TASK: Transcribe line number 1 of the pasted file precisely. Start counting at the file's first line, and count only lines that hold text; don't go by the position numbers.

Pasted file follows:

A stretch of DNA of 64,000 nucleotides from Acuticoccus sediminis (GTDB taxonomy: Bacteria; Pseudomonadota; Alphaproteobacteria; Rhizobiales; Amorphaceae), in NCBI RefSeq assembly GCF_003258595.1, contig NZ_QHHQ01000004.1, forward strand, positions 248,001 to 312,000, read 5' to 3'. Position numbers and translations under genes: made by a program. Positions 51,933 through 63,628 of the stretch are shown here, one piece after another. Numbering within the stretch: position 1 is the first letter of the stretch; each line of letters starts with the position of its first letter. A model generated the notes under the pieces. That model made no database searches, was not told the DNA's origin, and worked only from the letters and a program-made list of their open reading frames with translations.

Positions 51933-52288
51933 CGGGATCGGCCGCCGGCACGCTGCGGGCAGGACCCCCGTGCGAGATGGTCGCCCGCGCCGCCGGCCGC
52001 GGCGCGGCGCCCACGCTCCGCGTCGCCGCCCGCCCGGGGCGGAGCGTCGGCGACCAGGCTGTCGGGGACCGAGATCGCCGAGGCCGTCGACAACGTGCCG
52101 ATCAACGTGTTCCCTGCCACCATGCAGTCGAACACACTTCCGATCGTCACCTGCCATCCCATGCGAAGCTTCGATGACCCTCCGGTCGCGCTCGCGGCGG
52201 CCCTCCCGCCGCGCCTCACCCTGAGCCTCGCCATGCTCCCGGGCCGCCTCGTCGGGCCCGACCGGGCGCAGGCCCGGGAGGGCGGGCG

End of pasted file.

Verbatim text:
A stretch of DNA of 64,000 nucleotides from Acuticoccus sediminis (GTDB taxonomy: Bacteria; Pseudomonadota; Alphaproteobacteria; Rhizobiales; Amorphaceae), in NCBI RefSeq assembly GCF_003258595.1, contig NZ_QHHQ01000004.1, forward strand, positions 248,001 to 312,000, read 5' to 3'. Position numbers and translations under genes: made by a program. Positions 51,933 through 63,628 of the stretch are shown here, one piece after another. Numbering within the stretch: position 1 is the first letter of the stretch; each line of letters starts with the position of its first letter. A model generated the notes under the pieces. That model made no database searches, was not told the DNA's origin, and worked only from the letters and a program-made list of their open reading frames with translations.